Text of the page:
Most ISIS fighters were also from other countries. Hamas fighters grew up in Gaza. Their units are bonded together by location, family, faith and shared frustration with Israel.
“They know the streets. They know the tunnels,” said Blish, the retired lieutenant colonel. “It’s going to be a tough slog.”
Recent wars have rarely gone as quickly as either side expected: Mosul was supposed to be cleared in three months, not nine; Russia expected a rush to victory in Kyiv, Ukraine. And as the death toll mounts and economies crater, international support often weakens.
Ukraine’s leaders know this better than most, but Israel also has experience with the political and military challenge that comes with extended conflict. Israel’s last ground invasion in Gaza, in 2014, lasted less than three weeks. As Spencer at West Point’s Modern War Institute recently pointed out, Israel “has fought almost every war of its history in a race against time, seeking to achieve its goals before international pressure forces it to stop operations.”
In the current case, Israeli officials have warned that they are expecting several months of fighting, if not years. That would mean a spike in demand for weapons, and added global volatility. American officials are worried about the potential for the war to spread to Lebanon and Iran, along with possible attacks on US troops in Iraq. Those concerns could affect how Washington advises Israel as the conflict evolves.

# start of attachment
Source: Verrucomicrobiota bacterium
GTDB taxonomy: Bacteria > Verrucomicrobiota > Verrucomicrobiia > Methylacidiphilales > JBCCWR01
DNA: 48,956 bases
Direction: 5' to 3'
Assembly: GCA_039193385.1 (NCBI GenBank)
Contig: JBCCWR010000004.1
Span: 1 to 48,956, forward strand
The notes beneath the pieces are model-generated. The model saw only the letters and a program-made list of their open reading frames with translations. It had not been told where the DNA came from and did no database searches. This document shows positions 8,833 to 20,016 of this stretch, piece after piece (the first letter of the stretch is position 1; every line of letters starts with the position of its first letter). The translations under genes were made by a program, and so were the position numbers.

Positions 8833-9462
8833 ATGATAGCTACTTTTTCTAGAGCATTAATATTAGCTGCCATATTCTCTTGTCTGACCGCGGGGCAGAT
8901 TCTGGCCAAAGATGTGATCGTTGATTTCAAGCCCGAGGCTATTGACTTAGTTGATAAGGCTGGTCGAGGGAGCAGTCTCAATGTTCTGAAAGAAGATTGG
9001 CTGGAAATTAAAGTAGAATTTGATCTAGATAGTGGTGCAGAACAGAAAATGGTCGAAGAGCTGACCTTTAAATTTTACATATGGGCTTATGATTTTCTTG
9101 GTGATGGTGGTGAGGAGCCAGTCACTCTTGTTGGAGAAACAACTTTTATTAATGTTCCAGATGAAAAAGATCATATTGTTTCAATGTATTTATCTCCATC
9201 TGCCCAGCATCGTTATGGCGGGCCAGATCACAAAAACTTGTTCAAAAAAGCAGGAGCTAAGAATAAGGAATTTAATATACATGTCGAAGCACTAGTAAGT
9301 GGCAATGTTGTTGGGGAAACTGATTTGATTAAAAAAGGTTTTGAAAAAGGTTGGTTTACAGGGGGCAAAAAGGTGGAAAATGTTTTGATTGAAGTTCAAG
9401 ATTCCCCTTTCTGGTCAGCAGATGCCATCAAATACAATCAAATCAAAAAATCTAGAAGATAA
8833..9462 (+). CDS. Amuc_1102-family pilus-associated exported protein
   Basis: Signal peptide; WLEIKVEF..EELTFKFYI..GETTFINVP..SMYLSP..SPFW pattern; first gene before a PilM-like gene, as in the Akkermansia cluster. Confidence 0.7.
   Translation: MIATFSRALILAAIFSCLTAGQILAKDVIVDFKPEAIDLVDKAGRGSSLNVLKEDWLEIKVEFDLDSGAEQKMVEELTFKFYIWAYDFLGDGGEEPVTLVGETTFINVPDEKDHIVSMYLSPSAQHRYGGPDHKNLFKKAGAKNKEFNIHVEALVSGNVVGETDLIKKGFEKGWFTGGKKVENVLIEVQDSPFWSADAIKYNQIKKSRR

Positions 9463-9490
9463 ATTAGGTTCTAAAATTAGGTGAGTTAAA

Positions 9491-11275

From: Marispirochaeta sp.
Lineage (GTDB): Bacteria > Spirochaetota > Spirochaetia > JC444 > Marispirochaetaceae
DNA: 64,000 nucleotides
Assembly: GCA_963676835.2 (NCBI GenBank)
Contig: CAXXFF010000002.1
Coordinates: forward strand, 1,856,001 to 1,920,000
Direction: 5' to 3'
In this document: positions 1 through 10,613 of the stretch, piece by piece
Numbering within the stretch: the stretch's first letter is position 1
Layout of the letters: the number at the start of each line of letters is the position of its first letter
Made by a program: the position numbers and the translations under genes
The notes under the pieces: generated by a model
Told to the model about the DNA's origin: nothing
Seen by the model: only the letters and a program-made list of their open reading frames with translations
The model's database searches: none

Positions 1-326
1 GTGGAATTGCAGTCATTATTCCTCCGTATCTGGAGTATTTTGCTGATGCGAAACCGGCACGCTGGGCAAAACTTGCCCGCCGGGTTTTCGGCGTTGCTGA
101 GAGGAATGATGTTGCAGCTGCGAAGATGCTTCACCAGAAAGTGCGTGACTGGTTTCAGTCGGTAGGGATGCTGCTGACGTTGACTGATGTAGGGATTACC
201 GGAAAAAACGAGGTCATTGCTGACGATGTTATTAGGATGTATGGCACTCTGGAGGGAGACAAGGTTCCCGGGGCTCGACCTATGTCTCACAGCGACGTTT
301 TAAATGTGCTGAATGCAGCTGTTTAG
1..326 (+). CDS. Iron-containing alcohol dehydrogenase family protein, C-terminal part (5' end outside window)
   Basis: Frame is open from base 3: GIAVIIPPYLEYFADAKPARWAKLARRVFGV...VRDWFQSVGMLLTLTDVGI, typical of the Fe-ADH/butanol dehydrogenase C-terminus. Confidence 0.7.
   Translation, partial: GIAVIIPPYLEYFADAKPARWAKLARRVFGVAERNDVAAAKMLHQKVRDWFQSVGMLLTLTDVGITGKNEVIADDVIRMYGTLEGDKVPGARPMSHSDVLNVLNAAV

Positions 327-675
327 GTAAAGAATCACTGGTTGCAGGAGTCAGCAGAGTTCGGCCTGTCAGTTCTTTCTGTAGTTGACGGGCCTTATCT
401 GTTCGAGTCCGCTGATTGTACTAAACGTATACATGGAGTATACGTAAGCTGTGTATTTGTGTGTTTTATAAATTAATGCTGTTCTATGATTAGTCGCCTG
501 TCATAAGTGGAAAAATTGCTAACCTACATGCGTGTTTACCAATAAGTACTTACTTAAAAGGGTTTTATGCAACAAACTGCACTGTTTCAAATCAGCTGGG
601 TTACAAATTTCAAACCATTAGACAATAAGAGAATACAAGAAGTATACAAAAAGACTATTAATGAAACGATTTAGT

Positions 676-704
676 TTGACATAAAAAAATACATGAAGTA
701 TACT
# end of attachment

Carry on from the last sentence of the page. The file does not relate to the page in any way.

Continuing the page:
In past wars, the Israeli public supported military operations as long as they showed progress, with evidence of destroyed weapons stockpiles and other tangible results. Casualties — 66 Israeli soldiers died in the 2014 war — mattered less than “perceptions of the campaign’s success,” according to a Rand Corp. report from 2017.
Now, however, polls show that Israelis have less faith in their government under Netanyahu’s divisive leadership and after his failure to prevent the recent attack. The definition of success is also broader this time and may be harder to achieve in part because Hamas has grown stronger with Iran’s help, vastly increasing its rocket stockpiles and deploying new technology like drones.
Hamas and Israel have already engaged in a contest for sympathy that has spurred angry protests around the world and again made the Middle East a source of international anxiety. How both sides fight with arsenals of weapons in crowded cities will create an even more transformative test of competing narratives and willpower as long as the war lasts.
-New York Times